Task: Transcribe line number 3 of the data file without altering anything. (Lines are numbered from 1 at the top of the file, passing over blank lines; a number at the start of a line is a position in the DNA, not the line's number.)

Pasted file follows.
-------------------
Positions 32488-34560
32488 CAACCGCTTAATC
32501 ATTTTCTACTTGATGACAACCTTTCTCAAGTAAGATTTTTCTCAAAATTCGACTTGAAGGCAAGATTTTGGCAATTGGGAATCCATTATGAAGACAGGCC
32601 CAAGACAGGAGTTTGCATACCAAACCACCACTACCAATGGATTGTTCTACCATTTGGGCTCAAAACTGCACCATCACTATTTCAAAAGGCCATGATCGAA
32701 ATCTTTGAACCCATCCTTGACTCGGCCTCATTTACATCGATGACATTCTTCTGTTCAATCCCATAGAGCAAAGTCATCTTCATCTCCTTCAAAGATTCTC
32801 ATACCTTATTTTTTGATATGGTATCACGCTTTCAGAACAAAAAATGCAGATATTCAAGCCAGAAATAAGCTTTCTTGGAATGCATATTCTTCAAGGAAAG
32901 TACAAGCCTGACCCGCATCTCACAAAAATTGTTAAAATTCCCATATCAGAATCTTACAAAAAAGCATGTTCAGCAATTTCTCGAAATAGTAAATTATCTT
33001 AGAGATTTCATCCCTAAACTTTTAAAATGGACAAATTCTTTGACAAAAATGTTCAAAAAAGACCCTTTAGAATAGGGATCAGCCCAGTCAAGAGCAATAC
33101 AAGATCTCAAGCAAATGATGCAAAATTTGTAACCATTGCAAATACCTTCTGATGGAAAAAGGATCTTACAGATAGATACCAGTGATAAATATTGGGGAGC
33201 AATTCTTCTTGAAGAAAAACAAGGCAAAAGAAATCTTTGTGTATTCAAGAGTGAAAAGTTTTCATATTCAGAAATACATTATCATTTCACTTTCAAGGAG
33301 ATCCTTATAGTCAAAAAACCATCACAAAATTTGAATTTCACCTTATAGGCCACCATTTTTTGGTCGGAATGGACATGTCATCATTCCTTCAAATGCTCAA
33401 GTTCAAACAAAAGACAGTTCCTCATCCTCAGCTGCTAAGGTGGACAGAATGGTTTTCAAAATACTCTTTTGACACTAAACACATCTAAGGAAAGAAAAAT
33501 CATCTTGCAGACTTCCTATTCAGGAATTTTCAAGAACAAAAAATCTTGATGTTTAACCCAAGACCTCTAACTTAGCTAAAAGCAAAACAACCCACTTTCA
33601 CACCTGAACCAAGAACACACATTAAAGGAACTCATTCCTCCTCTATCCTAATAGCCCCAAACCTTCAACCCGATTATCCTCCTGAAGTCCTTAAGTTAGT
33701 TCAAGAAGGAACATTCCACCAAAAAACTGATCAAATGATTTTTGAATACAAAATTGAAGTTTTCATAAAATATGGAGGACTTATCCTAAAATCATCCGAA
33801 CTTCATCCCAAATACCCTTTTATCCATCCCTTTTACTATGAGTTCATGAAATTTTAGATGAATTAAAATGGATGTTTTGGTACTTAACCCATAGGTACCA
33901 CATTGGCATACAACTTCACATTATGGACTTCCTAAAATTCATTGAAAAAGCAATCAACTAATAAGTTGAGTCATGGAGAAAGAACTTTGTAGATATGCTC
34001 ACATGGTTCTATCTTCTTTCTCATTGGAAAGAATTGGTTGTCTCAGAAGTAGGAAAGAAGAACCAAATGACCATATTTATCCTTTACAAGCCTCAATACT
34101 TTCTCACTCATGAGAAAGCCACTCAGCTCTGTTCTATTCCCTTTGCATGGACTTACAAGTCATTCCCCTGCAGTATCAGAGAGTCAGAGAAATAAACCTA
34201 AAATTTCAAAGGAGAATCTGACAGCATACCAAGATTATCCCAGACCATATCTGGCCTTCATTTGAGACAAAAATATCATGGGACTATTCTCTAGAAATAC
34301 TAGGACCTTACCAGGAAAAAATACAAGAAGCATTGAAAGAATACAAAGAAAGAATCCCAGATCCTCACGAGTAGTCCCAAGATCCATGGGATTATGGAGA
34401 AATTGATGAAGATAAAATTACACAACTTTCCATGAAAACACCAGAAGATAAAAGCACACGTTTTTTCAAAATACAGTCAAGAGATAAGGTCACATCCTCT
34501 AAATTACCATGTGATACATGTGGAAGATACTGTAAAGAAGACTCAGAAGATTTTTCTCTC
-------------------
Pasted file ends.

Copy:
32501 ATTTTCTACTTGATGACAACCTTTCTCAAGTAAGATTTTTCTCAAAATTCGACTTGAAGGCAAGATTTTGGCAATTGGGAATCCATTATGAAGACAGGCC